Sauce cook,
Comment date
26 August 2017
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Pearl Baker

Independent Mental Health Advocate & Advisor/Carer/DWP Appointee/Deputy to COP,
Comment date
17 May 2017
Sadly those of us working in the Voluntary Sector and particularly Carers strive for improved Services, and are constantly ignored when we DARE to question NEGLECT or 'wrong doing' forced to take our concerns through a COMPLAINTS system 'not fit for purpose', and eventually the OMBUDSMAN equally USELESS. In the meantime your concerns regarding Health & Social Care delivered to your 'loved one' continues in the same 'fashion'.

The GP in my case refuses 2 speak to me, on the grounds of CONFIDENTIALITY, despite NEW recently issued GUIDELINES from the GMC 'speak to those you know are involved in their care'. escort to visit Consultant, clean, launder, provide food, still ignored. only option is a Complaint to the GMC re: failing in her 'duty of care'.

All Carers want is for somebody to listen to our concerns, nothing more or less.

West Berkshire Council say 'you are NOT a CARER' it's 'CONFIDENTIAL'
'Safeguarding' issues no food in fridge, dirty cloths everywhere, vacuum cleaner in bits. I use my own vacuum cleaner, change 'bed linen' pick up dirty cloths, take home launder. LGO have upheld a complaint similar to mine, why should we be forced down this route.

I was a 'whistleblower' where people were living in 'filth', London & Quadrant Housing Association admitted 'not up to their Standards. yet without my input the 'slippery slope' would return.

L & Q charge Housing Benefit extortionate RENTS to this particular one bedroom flats complex on the grounds these vulnerable residents are supported, claiming EXEMPT status. West Berkshire Council say some do NOT need support, and my personal experience has shown others are NOT getting the support they need. Will NOT speak to me on the grounds it is 'Confidential'? this has to be taken to the DWP PHSO.

I have provided three EXAMPLES of Insufficient Health & Social Care provided to this one person alone, and there are plenty more.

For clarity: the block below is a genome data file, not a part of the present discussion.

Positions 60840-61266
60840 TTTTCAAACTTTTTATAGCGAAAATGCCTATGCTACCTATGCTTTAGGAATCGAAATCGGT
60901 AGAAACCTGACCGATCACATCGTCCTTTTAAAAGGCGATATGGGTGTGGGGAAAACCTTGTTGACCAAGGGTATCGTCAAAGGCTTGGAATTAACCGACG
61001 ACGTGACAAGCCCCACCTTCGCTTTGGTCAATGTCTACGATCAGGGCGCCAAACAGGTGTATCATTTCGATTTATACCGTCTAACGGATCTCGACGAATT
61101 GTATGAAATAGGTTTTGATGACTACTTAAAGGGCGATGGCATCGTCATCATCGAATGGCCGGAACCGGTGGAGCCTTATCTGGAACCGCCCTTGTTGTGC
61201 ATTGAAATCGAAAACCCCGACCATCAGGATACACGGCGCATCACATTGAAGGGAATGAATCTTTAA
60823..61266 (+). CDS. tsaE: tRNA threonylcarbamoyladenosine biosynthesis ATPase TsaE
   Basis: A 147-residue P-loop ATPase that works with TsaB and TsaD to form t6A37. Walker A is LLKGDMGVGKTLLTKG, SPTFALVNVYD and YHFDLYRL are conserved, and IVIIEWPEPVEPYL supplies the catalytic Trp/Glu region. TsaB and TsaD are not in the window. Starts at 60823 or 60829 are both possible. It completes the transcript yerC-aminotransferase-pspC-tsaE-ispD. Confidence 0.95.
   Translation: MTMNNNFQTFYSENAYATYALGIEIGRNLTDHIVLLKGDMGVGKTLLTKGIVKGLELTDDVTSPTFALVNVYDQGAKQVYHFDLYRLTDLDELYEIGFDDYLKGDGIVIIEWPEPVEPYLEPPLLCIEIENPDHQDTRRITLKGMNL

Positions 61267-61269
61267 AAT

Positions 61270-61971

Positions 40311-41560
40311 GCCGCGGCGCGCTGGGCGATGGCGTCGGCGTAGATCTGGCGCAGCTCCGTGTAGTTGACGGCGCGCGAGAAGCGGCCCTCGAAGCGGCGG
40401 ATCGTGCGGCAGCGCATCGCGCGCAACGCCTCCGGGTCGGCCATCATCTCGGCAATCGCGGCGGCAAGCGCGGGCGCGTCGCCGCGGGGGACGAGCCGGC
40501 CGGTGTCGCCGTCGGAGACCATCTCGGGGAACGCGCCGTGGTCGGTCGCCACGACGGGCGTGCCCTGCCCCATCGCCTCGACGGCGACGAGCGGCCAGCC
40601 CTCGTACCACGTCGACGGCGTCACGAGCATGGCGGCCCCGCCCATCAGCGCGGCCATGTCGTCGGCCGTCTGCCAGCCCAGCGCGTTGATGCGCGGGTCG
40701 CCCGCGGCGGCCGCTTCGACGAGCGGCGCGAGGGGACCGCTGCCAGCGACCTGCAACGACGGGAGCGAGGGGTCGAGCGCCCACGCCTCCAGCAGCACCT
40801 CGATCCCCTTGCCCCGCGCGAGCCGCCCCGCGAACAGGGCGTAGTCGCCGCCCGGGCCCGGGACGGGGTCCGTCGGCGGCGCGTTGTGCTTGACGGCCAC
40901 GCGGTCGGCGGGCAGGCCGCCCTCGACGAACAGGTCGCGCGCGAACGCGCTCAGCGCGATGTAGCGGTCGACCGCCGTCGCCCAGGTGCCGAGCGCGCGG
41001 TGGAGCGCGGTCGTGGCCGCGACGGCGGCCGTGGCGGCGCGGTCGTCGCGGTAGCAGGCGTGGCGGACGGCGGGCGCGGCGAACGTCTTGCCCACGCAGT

CARERS are 'propping' up a system, because others continue to delude themselves their CONFERENCES on'Leadership'? is the way forward.

Listen to the EXPERTS by EXPERIENCE you will learn a lot.

Paul Walker

Comment date
13 May 2017
There is a LOT of good sense 'spoken' here.

Dr Umesh Prabhu

Medical Director for 16 years in NHS,
Comment date
12 May 2017
Very well written Jocelyn. As a Medical Director for 16 years in two Acute Trusts I fully support you Jocelyn. Sad reality is there is no accountability in our NHS for bullying staff or bullying managers or leaders. The culture of bullying, harassment, victimisation are rife. Just look at many Whistle-blowers life, Francis report and BME doctors and staff plight and you notice how far NHS has to go!

Today 45% of doctors in the NHS are BME and 25% of other staff are BME and one has to look at the King's Fund speakers, HSJ journalists, CQC, Monitor, NHS England, NHS Confederation, NHS Employers or many Medical and Nursing leaders throughout the NHS and head-hunters or lawyers and so on; all we see is White and mostly men!

Same old leaders saying same old thing will not make NHS safer or better and patients, staff and NHS suffer!

It saddens me such an important point is missed even by the King's Fund and HSJ! I know Simon Stevens want to get this right and this is why he has funded Work Force Race Equality!

Unless we get leadership and governance right in NHS for all leaders, managers and also to clinical staff, NHS will not be safer or better and we will keep on wasting NHS money!

Hope one day King's Fund will invite me (They have only once) to debate this important issue of governance, values, value based leader and its relation to patient safety and staff well-being!

In a culture of bullying even good staff become indifferent to human suffering!